Editor’s note: Poojan Kumar’s 12 years of software leadership and entrepreneurial experience includes having been co-founder and creator of Oracle Exadata and former head of data products at VMware. Today he is co-founder and CEO of Silicon Valley startup PernixData. He’s also a chess champion and played national-level chess in India, defeating over 150 players including India’s and the world’s #1 and #3 ranked players. In his teens, Kumar spent six to seven hours playing chess each day after school and was well on his way to grandmaster level when he left his chess career for software engineering. In this interview for SandHill’s article series on profiles of software leaders, he shares how he approaches business leadership problem solving by applying chess strategies.
Who is your role model as a leader?
Poojan Kumar: I spent a good part of my career at Oracle, so I take a lot of inspiration from the leadership there. And of course it starts with Larry Ellison. I learned what it takes for somebody to start a company like this, take it through the ups and downs, and more importantly, keep all the important people in the company along with you on the ride.
In the important divisions of Oracle, the leaders three, four, five or six levels under Larry Ellison are folks who have been in the company for 15-20 years. I feel that is an awesome achievement, especially when I compare it to other companies and how they falter. Of course he made them rich, and I’m sure that had something to do with it. But keeping those folks through to today is an interesting achievement, especially in a place like Silicon Valley.
You talk about the stages of a chess game being similar to the growth stages of a company. Please elaborate.
Poojan Kumar: A typical game of chess has a beginning, middle and end. The beginning is where you lay the foundation. The first 10-20 chess moves define a lot about the future. If you make one misstep at the beginning, it’s like laying a bad foundation.
That foundation has implications for building a product, whether it’s in a big company like Oracle or VMware, or in a startup. But it’s extremely important in a startup because there is the foundation of the product as well as the foundation of the people. That is key. If you get the foundation wrong, you can move forward to some point; but in the end it will fall.
Then comes the middle game with many things happening at once. Leadership at this stage is about grappling with the possibilities in front of you and carving a direction to get to the end game. I look at a company’s life as a bell curve. While going up in that bell curve, which is the middle game, the leader takes it to the next level where it becomes a very different company or the game becomes very difficult and ends.
How did your chess expertise come into play at Oracle and VMware?
Poojan Kumar: It has to do with strategy, thinking ahead and future-proofing. A good chess player can play the game without touching anything or even looking at the board. In fact, I had a coach who played blindfolded all the time. A good chess player keeps each square’s unique position and each piece in his mind and mentally creates a tree for all the possibilities that can happen in the future. For maybe the next 20 moves, he knows what to do because he already created that path in his mind and follows it.
The same thing applies as you grow a company. When you’re running a five-person company, you touch everything that goes on. But as it grows to 50 or 5,000 people, there are a whole bunch of things that you don’t touch. A leader must be able to grasp those things without touching them.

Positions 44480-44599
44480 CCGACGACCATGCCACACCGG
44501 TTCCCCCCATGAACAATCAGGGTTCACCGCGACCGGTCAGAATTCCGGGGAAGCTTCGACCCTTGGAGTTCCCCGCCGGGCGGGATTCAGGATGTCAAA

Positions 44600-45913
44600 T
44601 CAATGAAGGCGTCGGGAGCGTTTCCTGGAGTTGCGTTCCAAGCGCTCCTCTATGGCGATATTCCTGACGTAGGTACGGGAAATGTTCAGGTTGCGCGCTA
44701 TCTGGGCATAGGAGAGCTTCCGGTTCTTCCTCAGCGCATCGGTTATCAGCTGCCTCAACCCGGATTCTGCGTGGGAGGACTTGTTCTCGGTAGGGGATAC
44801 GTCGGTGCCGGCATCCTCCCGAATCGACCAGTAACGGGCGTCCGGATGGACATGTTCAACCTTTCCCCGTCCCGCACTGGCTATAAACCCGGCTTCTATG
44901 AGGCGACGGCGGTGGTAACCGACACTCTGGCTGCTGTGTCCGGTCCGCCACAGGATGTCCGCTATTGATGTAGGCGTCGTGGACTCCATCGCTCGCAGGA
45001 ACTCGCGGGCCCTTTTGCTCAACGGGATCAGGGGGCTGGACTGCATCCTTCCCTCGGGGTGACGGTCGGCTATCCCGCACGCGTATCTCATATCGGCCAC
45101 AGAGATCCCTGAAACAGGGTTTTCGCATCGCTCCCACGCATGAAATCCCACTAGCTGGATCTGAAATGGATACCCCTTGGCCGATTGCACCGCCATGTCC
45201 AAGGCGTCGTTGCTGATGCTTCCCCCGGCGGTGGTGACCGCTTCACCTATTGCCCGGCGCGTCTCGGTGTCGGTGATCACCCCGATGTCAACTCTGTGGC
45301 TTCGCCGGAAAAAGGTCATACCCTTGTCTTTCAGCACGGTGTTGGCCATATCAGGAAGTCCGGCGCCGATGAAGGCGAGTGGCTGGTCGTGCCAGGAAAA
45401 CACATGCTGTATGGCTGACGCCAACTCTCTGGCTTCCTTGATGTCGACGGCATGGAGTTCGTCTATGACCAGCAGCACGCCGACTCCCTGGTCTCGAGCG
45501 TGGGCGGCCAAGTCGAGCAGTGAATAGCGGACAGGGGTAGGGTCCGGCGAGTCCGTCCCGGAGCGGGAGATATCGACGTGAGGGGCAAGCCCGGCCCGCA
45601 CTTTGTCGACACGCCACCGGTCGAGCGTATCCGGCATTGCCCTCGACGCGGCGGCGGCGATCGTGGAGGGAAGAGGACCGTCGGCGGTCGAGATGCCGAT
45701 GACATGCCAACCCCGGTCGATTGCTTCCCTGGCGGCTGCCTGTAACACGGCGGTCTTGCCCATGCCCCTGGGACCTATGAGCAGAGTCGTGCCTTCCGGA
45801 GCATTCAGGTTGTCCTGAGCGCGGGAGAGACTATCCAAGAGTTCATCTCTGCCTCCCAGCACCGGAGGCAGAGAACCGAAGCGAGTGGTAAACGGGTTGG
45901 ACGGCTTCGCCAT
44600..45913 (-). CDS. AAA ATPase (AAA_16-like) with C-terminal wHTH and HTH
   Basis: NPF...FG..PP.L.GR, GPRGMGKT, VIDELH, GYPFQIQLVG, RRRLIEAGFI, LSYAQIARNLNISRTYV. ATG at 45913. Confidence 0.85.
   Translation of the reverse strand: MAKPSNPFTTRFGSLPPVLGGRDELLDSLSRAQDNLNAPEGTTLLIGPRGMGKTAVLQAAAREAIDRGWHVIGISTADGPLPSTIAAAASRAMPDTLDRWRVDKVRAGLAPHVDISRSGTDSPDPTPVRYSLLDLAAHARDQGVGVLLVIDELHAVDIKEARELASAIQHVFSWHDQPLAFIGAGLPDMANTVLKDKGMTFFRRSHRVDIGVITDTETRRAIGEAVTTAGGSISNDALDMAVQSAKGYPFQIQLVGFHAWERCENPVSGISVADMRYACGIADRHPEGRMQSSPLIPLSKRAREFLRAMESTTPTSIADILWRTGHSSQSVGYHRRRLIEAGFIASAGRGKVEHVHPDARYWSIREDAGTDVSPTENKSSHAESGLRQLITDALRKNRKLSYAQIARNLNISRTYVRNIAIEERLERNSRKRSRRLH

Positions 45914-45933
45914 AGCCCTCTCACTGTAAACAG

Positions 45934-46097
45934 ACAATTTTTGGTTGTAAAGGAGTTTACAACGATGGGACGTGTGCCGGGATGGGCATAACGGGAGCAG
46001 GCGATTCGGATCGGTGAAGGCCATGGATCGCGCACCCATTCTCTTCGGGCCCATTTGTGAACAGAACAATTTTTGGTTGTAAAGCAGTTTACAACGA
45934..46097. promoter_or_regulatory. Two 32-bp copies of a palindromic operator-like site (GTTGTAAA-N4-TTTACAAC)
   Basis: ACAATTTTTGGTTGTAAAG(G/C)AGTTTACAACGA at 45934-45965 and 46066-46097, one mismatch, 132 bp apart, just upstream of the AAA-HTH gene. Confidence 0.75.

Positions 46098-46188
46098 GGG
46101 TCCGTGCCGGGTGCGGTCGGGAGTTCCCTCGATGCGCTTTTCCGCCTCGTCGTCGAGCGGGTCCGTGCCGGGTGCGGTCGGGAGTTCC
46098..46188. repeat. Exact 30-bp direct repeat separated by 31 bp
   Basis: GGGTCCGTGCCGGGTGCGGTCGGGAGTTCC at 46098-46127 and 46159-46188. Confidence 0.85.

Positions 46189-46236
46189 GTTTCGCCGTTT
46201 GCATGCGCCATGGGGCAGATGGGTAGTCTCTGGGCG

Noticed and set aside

In the software world, what happens to that path in times of disruption?
Poojan Kumar: Similar to a game of chess, there are going to be bad times and bad positions. It’s about how much resilience you build in the system so that the company can go through those bad times. Of course in chess or leading a company you can make huge blunders from which you cannot recover. But I’m talking about the usual missteps. If you build the right resiliency in the system, you can get through those missteps.
As a leader or a chess player, when you make a step, your ability to have foreseen the future and not be surprised by the outcome is extremely important. It won’t work if you do things very tactically, one move at a time. You really have to think in the future and build resiliency as you do that.
What do you look at to foresee the future?
Poojan Kumar: In a game of chess, sometimes you go behind your opponent and look at the game from his point of view. It changes the perspective. Similarly, in a company you build an ecosystem. You try to understand what the other person’s perspective is if you’re trying to strike a partnership or trying to build the ecosystem. That helps a lot to arrive at a win-win situation (if one exists).
For example, everybody knows VMware became what it became because early on IBM took it up, and it took off from there. It was a win-win situation when they signed the first big deal with IBM.
You mentioned blunders earlier. When leaders fail, is there a leadership attribute or skill that is most often missing?
Poojan Kumar: In chess, some players are defensive and some are good at attacking. Tell a defensive player to play an attacking game, and he will lose. The biggest thing that causes business leaders to fail is not understanding their strengths and weaknesses. Anytime you go in a direction against your own strengths and you don’t have clarity, your gut will tell you that you’re not making the right move. If you still go ahead and make that move, it will typically be a blunder.
There are a lot of examples of this. Oracle was never good at hardware. Anytime they attempted to do hardware 10-15 years ago, it didn’t always go as planned. It all changed around with Exadata and the Sun acquisition. VMware is a good example too. They were very good at building enterprise data centers and built an amazing platform that was in every server in the world. Then they decided they wanted to follow the Microsoft strategy and build applications on top of it and build a whole stack. But it did not pan out, and they lost three or four years. Today they are back to focusing squarely on their data center strategy and are doing well because that’s their strength.